There are two issues at play here:
- Did the Ministry know that the Tom Riddle who had accused Hagrid was identical with the "dark wizard, terrible person" Lord Voldemort?
- If they did know, would that make a difference?
To address the first issue, we can turn to Dumbledore's comments at the end of Chamber of Secrets:
"Very few people know that Lord Voldemort was once called Tom Riddle. I taught him myself, fifty years ago, at Hogwarts. He disappeared after leaving the school... traveled far and wide... sank so deeply into the Dark Arts, consorted with the very worst of our kind, underwent so many dangerous, magical transformations, that when he resurfaced as Lord Voldemort, he was barely recognizable. Hardly anyone connected Lord Voldemort with the clever, handsome boy who was once Head Boy here."
Thus, it is certainly possible that the Ministry, including Fudge, did not make the connection between Tom Riddle and Voldemort. In their minds, Hagrid had been accused by the best student at the school, and nothing had ever repudiated that.
To address the second issue, we can first point to the general sorry state of the wizarding justice system, as discussed in the answers to this question. Additionally, it is certainly possible to know that Tom Riddle ended up as Voldemort, yet still not invalidate everything Tom Riddle did. Even those who might have known that Tom Riddle and Voldemort were the same person, would likely not have known the extent of his depravity already as a child. They may have assumed that he lost his way when he got older, but that what he did as Tom Riddle was still part of the "exemplary student" persona. So if the justice system allows for convicting Hagrid based on the single testimony of a teenager, it is possible that it would also not take into account that the person testifying later became the worst Dark wizard in town. Thus, contrary to the premise in the question, this acknowledgement would not prove that Hagrid was innocent.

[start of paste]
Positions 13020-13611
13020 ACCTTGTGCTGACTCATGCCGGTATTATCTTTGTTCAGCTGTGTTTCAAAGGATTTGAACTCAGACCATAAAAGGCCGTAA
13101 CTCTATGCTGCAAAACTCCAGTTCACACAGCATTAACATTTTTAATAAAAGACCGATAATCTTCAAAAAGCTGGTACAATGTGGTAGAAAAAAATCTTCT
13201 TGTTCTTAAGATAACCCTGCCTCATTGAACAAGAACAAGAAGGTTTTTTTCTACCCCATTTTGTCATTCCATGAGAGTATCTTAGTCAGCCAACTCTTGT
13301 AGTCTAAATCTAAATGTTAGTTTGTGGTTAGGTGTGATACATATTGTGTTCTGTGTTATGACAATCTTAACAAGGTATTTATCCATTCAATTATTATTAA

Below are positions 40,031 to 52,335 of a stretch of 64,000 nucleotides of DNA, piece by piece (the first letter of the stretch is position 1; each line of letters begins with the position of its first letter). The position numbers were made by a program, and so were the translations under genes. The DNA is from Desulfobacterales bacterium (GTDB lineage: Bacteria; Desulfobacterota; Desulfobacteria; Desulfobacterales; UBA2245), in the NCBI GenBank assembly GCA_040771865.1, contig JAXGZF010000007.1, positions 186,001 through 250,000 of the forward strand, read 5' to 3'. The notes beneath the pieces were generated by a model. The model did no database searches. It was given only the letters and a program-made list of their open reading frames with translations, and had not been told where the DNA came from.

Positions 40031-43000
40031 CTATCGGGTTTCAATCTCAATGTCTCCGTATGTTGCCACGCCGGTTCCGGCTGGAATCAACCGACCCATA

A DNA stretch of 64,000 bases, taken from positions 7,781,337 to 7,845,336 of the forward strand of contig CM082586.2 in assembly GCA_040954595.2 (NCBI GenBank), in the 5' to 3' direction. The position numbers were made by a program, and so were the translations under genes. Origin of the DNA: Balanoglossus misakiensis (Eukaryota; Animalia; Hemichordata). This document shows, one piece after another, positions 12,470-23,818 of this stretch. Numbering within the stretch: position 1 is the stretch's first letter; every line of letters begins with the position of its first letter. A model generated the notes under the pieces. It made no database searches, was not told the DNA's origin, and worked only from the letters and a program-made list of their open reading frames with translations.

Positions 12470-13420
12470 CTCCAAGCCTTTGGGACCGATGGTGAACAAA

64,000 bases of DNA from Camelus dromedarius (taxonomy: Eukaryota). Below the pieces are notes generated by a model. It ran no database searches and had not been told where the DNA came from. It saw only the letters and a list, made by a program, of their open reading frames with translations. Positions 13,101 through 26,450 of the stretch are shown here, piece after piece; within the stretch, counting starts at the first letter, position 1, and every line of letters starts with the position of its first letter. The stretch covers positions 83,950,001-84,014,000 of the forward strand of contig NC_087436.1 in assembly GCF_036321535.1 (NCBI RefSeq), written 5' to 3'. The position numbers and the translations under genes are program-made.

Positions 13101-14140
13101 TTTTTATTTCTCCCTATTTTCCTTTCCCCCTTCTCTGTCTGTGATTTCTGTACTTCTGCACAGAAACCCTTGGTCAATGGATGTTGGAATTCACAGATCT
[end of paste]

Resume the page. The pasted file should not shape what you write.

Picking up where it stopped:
If we do assume that the Ministry was not aware that Tom Riddle was Voldemort, and therefore had no problem using his testimony to convict Hagrid the second time, we might wonder why Dumbledore who was intimately aware of Riddle's life story did not say anything. Why didn't he tell the Ministry that the only accusation against Hagrid came from the most feared mass-murderer in the world?
The answer to this may be that, as we find out later in the series, Dumbledore is very secretive when it comes to all things Voldemort related. This probably ultimately comes down to the statement in Chapter Ten of Half-Blood Prince where he says:
It would not be a good idea if word got around how much I know, or suspect, about Lord Voldemort's secrets."
Dumbledore may have felt (whether you agree with him or not) that Hagrid going to Azkaban was a necessary sacrifice in order to keep the information secret. He also may have realized that in due course the truth would come out, so Hagrid's incarceration would be short-lived. In fact, if Hagrid was asked, we might even expect him to acquiesce to a short stint in Azkaban (despite how much he hates it there) in order to protect Dumbledore's goals for the greater good.